We’ve been conditioned to not make mistakes… but I can’t live that way.

The Unwritten

John Milton, as I said last month, never lived at the Villa Diodati, but for the sake of a good story we’ll go along with Mike Carey’s claim that he hung around there all the time, scribbling Lucifer into existence and changing religious studies for decades to come in the process.

Milton’s creation of Lucifer within Paradise Lost is a fallen angel who believes he is right to be angry with everything that’s happened to him, and the offhand dismissal he believes that Heaven offers him. His pride stops him from seeing the whole truth around him, and he instead grows resentful, letting his intelligence simmer and boil over into something rotten and powerless. 

The start of this issue directly compares Lucifer’s fictional motivation to the other major creation of Villa Diodati: Frankenstein’s Monster, which Mary Shelley wrote within the walls. As we begin the issue we get two pages of adapted prose wherein Carey and Gross repeat the ending of Shelley’s masterpiece, as Frankenstein confronts his Monster in the arctic. Shunning and denying his creation, Frankenstein looks to kill the new life he brought to the world – but that new life grabs him by the arm, picks him off the ground, and demands the right to tell his story as he sees it, from his perspective.

“I ought to be thy Adam, but I am rather the fallen angel, whom thou drivest from joy for no misdeed”, the monster quoth. As Milton’s Lucifer sees himself as a new protagonist who is being held back by the god who created him, so Shelley’s Frankenstein himself is set aside by his creator and left to understand the world without any guidance or faith. In both instances, the bitterness left inside those who have been shunned turns them into cynical and defeated wrecks of their once-shimmering former glories. The cyclical nature of these stories – let’s remember that we’re not talking about items of Christian faith here, we’re talking about Paradise Lost – is a reminder that in the world of The Unwritten, we’re led to believe that there’s a secret faction of people who are weaponising stories.  Clearly something in the story of Paradise Lost and Frankenstein appeals to that faction.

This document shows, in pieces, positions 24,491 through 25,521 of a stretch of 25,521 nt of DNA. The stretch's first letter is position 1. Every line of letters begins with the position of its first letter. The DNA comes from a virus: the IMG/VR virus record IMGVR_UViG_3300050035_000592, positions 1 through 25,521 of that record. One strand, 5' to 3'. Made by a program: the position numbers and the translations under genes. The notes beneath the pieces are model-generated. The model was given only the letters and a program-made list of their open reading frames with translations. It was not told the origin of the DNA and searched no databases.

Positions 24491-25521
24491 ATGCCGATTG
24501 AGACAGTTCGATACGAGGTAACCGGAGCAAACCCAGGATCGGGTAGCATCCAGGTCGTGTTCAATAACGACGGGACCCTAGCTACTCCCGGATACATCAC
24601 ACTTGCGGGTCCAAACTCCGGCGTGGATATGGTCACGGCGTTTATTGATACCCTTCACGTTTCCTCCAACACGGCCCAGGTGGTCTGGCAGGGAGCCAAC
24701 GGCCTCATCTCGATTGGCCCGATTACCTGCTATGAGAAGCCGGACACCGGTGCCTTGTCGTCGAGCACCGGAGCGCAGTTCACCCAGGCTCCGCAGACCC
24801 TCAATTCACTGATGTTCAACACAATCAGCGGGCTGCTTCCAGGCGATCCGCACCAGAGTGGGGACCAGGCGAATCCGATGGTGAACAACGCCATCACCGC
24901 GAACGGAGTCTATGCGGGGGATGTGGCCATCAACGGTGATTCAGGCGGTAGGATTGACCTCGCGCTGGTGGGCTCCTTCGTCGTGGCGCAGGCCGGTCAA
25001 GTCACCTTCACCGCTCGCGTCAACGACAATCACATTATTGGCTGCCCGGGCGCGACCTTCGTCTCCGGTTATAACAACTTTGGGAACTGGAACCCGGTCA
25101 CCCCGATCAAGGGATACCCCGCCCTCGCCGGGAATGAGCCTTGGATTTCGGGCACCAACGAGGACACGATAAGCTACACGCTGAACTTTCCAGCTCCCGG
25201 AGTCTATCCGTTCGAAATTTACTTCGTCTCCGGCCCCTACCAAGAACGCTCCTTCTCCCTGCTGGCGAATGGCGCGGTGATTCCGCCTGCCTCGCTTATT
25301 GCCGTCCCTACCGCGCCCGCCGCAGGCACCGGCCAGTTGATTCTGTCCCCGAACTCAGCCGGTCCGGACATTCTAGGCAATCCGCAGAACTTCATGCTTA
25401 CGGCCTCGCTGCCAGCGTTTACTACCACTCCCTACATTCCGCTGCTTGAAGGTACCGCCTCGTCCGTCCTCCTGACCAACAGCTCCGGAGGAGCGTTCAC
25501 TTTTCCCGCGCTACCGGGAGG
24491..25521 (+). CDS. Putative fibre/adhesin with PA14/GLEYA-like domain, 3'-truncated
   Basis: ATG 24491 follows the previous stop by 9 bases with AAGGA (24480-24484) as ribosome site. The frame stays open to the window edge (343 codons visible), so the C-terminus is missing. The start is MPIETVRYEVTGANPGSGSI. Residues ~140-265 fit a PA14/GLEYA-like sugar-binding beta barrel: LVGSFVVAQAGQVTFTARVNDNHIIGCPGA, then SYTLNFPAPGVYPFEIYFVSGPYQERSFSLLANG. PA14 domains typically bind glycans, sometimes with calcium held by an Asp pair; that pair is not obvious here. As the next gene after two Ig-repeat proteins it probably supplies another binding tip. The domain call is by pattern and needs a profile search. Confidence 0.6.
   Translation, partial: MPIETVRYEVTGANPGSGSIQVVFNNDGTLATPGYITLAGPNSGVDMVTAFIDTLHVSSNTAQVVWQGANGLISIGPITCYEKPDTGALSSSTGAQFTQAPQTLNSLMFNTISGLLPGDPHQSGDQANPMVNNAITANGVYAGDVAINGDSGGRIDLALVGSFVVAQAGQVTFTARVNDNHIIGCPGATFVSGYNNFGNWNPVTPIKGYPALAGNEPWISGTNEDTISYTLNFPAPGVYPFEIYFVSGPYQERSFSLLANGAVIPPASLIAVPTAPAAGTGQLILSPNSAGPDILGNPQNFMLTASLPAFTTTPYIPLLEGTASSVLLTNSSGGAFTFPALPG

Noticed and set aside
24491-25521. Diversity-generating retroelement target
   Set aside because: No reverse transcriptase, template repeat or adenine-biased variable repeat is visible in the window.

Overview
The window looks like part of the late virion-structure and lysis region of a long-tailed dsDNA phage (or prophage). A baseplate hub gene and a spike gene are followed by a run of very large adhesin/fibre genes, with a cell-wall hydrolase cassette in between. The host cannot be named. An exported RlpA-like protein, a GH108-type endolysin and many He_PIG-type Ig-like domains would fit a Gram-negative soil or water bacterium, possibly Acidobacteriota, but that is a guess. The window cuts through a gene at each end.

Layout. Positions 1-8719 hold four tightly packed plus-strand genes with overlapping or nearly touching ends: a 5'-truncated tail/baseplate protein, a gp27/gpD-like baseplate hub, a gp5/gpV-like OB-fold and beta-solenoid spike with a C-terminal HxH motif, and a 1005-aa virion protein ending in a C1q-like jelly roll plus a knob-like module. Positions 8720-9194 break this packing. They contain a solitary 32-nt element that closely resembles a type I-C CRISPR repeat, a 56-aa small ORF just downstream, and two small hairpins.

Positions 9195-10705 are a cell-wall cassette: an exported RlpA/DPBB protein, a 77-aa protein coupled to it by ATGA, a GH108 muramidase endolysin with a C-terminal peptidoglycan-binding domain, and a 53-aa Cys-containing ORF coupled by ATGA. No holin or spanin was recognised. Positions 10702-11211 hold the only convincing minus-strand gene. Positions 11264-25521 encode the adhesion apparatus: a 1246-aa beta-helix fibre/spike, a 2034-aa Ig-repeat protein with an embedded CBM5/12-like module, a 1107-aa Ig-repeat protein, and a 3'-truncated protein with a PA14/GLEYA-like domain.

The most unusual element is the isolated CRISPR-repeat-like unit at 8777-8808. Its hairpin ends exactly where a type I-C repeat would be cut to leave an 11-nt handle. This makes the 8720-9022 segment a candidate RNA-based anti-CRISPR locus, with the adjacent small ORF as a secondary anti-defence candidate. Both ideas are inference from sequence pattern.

Enter Tom’s dad, Wilson. Wilson created the third major literary work in the Villa’s history: the Tommy Taylor mysteries. As the issue kicks off, Tom has walked back in through the threshold of his childhood home, so he can find out what his dad was up to. And, in turn, if we’re already connecting up the stories written by visitors to the Villa, then clearly we are meant to see Wilson as having followed in the footsteps of Milton and Shelley before him.

But who represents Lucifer and the Monster in this situation? Tom, the real child, or Tommy the fictional character? Milton’s Lucifer falls because of his creator, and lives as a recluse in ugly sin. Shelley’s Monster kills his creator, but then throws himself on the pyre. As readers, we’re left to wonder if Tom/Tommy is meant to push this further. The endings of Paradise Lost and then Frankenstein end poorly for the rebelling creation, so how does Tom improve on the stories which came before him?